Reimagining Masculinity: Why I Hope my Brother Grows Up to be Like Peeta

I would like to start of by saying that I love Katniss Everdeen. She’s strong, rash, willful, an all-around badass leading lady (Can I even use the word lady to describe her?). But the character I’m happiest to see on screen is Peeta. Yes folks, I’m Team Peeta and proud of it.

too true

too true

Here’s how I find most Peeta vs. Gale debates go:

Team Gale: “Peeta is a pathetic loser who always needs Katniss to save him.”

Team Peeta: “What?!! Peeta’s wicked strong, and can throw a hundred-pound sack of flour over his head, so HA!”

 

Though Team Peeta isn’t necessarily wrong, I think the more compelling rebuttal might be, “So what?” Who cares that Peeta isn’t a well-oil killing machine like his girlfriend? How often do you battle to the death anyway? And besides that, Peeta Mellark is the perfect househusband. He’s thoughtful, loyal, patient, and an incredible cook. What’s not to love? And considering that Katniss is more than capable of protecting herself, why should she care about finding a big strong man to defend her honor?

Ever wonder why Buffy always falls for the freaky vampires instead of her nice best friend Xander?

Ever wonder why Buffy always falls for the freaky vampires instead of her nice friend Xander?

Every time someone mocks Peeta for being weak, I’m reminded of how limited boys really are. How sad is it that we can’t consider a male character attractive if he’s not as physically strong as his leading lady? This not only perpetuates male dominance, but it also discredits Peeta’s traditionally feminine virtues as lesser. Katniss can be masculine and still sexy; apparently Peeta can’t do the same

We need more Peetas out there. Plenty of sensitive guys exist in the world; it’s about time we see more of them on screen.

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One thought on “Reimagining Masculinity: Why I Hope my Brother Grows Up to be Like Peeta

  1. I’m not going to lie: when I first read the line about you being Team Peeta, I rolled my eyes, haha. Not necessarily at you! Just at the thought of Peeta even being worthy of having a team. Let me back up first: obviously the film is more than just about the love triangle or whatnot, but I think your post IS useful in getting us to think about how we construct stereotypes around men and women.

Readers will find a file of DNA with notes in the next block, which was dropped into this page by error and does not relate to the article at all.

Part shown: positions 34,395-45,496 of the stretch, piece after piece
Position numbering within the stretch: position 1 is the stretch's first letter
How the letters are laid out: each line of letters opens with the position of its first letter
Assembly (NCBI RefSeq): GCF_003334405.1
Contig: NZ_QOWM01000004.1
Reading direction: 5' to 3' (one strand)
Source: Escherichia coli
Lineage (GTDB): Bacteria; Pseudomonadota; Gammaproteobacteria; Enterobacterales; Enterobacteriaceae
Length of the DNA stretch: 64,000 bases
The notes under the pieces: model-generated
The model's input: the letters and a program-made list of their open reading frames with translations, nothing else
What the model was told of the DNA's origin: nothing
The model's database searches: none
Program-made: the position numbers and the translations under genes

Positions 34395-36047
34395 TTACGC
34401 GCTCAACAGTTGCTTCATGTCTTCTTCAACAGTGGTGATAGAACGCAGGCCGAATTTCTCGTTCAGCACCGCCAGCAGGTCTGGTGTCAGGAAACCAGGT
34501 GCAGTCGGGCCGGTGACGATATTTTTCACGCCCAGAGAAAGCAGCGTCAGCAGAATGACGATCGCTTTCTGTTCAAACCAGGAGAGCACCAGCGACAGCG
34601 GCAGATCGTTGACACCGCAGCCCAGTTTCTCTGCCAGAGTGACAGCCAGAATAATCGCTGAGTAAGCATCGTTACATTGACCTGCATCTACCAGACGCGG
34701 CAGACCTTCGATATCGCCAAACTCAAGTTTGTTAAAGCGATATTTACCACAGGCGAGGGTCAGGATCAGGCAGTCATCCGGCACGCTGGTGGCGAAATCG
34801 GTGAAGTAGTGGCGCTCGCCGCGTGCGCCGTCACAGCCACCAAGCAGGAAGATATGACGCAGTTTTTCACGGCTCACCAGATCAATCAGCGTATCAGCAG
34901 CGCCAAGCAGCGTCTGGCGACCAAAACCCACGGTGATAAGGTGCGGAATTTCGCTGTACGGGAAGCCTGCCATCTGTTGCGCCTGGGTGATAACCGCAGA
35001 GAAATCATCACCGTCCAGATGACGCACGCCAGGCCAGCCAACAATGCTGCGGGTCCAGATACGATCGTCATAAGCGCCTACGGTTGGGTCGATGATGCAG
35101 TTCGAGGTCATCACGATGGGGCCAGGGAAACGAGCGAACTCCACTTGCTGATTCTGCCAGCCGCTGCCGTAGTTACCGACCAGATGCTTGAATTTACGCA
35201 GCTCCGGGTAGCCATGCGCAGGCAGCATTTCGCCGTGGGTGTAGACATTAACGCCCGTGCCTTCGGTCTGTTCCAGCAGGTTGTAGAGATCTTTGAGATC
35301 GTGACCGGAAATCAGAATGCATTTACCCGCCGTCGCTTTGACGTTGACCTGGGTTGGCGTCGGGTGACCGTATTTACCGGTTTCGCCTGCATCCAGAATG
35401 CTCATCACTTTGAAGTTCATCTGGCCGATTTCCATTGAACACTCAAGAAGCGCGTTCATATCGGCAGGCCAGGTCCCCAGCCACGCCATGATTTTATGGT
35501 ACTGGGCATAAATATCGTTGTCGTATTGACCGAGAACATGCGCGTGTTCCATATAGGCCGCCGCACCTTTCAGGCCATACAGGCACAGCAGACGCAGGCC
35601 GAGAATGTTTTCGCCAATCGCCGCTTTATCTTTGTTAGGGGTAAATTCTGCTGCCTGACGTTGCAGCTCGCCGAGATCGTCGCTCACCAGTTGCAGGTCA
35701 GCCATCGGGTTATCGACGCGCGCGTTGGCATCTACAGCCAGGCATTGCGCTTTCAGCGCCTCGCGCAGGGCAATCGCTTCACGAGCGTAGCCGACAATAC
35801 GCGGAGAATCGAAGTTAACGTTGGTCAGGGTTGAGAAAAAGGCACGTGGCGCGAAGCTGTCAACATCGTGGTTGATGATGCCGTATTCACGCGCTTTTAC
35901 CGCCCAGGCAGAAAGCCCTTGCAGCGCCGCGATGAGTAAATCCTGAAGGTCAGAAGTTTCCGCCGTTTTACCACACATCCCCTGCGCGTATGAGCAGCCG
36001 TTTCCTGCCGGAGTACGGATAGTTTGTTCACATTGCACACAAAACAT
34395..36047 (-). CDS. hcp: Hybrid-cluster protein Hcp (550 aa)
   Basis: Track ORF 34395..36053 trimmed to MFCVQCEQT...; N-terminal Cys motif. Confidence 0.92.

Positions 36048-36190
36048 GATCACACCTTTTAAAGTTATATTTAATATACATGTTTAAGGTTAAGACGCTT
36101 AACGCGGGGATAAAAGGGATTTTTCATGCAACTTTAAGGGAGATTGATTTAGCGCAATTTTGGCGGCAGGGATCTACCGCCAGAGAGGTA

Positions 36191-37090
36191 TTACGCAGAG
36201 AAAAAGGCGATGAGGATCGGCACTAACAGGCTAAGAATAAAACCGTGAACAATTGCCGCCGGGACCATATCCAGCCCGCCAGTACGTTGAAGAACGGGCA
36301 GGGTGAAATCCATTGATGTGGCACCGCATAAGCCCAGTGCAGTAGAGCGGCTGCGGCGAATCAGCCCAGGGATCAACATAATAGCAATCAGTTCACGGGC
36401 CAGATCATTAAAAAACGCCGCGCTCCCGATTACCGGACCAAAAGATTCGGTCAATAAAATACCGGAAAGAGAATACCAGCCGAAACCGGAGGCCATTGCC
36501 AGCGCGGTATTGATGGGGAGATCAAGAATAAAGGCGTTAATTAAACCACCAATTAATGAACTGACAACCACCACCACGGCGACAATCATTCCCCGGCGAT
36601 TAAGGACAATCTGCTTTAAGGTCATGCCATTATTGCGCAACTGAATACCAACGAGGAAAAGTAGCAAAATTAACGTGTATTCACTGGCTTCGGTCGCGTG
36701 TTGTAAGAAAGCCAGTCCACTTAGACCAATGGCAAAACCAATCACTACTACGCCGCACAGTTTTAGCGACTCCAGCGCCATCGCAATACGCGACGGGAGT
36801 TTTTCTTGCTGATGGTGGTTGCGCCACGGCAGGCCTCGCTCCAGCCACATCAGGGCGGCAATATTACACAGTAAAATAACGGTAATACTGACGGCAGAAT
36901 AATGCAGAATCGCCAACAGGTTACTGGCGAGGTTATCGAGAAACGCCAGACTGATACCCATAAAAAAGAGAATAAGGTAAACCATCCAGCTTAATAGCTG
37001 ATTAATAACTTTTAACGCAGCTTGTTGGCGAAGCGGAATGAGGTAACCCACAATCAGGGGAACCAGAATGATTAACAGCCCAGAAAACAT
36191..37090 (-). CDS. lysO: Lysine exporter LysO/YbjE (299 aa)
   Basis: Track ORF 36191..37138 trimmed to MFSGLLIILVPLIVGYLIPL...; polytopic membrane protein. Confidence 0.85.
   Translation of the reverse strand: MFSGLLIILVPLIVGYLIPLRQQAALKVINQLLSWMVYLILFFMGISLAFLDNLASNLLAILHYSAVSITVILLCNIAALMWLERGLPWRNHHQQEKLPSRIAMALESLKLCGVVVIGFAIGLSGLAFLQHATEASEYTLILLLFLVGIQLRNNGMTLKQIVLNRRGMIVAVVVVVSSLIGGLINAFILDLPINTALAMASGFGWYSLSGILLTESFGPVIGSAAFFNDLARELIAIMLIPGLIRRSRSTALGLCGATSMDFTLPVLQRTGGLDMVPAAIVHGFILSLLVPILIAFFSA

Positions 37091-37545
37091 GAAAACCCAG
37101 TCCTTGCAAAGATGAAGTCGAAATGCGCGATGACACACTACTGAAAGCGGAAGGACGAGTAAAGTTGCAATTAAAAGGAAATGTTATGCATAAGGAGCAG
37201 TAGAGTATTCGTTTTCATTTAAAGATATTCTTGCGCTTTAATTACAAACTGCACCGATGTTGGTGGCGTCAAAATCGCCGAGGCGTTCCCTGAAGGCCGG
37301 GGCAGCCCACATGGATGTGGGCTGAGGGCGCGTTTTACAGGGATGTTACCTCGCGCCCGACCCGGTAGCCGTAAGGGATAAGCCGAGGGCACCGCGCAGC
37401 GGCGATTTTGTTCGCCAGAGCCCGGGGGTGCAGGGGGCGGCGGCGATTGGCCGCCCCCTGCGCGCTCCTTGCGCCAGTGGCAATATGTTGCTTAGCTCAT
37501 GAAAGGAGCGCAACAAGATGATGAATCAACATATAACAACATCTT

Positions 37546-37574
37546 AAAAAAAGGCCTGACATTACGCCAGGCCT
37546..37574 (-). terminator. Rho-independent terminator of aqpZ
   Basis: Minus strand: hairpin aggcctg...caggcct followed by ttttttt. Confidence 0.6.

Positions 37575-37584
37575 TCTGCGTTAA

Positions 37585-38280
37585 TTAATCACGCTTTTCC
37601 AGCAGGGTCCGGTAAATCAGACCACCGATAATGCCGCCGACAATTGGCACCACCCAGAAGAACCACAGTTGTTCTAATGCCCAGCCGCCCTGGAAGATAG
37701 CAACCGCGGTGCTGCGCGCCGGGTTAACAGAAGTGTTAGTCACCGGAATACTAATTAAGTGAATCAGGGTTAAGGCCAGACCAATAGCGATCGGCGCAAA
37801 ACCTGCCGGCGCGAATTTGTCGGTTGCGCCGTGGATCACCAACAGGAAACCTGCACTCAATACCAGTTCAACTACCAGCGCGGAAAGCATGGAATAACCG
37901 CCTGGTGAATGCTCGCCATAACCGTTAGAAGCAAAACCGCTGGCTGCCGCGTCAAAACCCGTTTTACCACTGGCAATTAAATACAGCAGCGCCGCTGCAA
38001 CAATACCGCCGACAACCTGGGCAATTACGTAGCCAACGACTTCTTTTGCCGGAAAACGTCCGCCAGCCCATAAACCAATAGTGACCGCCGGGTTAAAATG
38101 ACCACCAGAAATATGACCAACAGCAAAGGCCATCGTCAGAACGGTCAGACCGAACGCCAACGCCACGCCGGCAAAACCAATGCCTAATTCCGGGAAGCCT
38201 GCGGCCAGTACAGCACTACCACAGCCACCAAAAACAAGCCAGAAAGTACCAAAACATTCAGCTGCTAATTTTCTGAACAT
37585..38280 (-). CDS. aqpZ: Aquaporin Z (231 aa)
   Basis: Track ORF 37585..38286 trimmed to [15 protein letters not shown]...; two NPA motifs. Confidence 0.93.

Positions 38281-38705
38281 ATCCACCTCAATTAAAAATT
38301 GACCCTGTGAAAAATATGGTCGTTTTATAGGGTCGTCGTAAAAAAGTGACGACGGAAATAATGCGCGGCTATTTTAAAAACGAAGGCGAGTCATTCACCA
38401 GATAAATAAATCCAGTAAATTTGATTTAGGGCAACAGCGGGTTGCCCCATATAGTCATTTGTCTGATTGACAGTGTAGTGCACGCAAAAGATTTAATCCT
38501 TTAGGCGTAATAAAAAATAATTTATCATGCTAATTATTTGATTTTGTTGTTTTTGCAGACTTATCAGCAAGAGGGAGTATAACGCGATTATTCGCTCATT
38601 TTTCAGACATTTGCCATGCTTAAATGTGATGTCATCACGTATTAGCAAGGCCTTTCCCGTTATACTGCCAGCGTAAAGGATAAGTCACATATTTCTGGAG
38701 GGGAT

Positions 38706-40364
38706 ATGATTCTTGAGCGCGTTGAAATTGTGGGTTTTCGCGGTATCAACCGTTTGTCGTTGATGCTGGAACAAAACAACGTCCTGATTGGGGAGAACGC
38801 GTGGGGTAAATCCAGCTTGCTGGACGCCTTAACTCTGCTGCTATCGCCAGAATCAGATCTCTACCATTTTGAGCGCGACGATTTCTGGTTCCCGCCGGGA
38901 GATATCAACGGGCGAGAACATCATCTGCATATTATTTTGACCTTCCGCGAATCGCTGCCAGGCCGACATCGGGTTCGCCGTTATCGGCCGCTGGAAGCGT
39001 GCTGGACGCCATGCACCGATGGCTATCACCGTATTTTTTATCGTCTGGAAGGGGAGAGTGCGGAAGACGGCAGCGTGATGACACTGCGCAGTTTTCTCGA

I dislike Peeta for the reasons you listed. I think he’s a useless, one-dimensional, boring, generic White boy. I honestly think Katniss deserves someone better. But you’re right: Peeta is loyal, he’s kind, and diplomatic (at least when it comes to actually trying to listen to other people before making irrational decisions like Katniss). And I guess that’s partly what makes me uncomfortable? If we’re going to start challenging stereotypes and breaking down societal expectations, we have to expect there to be some discomfort. And part of what makes me dislike Peeta is him not being a conventional “movie boyfriend.” But I think if we’re going to move forward in dismantling gender roles, we have to have characters that don’t fit our social norms. And I think Peeta and Katniss do that very well.

    “And considering that Katniss is more than capable of protecting herself, why should she care about finding a big strong man to defend her honor?” I guess this is true, and the reason she picks him in the end. And you’re right in suggesting that it’s as if Peeta’s “feminine” traits make him weak. They don’t. And I think it’s time we come to terms with the fact that being feminine should not at all be equated with being weak. I guess Peeta’s character is a step for us to get there.

    Don’t get me wrong. I still dislike Peeta. But your post has certainly put some things into perspective and I’ve come to appreciate his presence in Katniss’ life.

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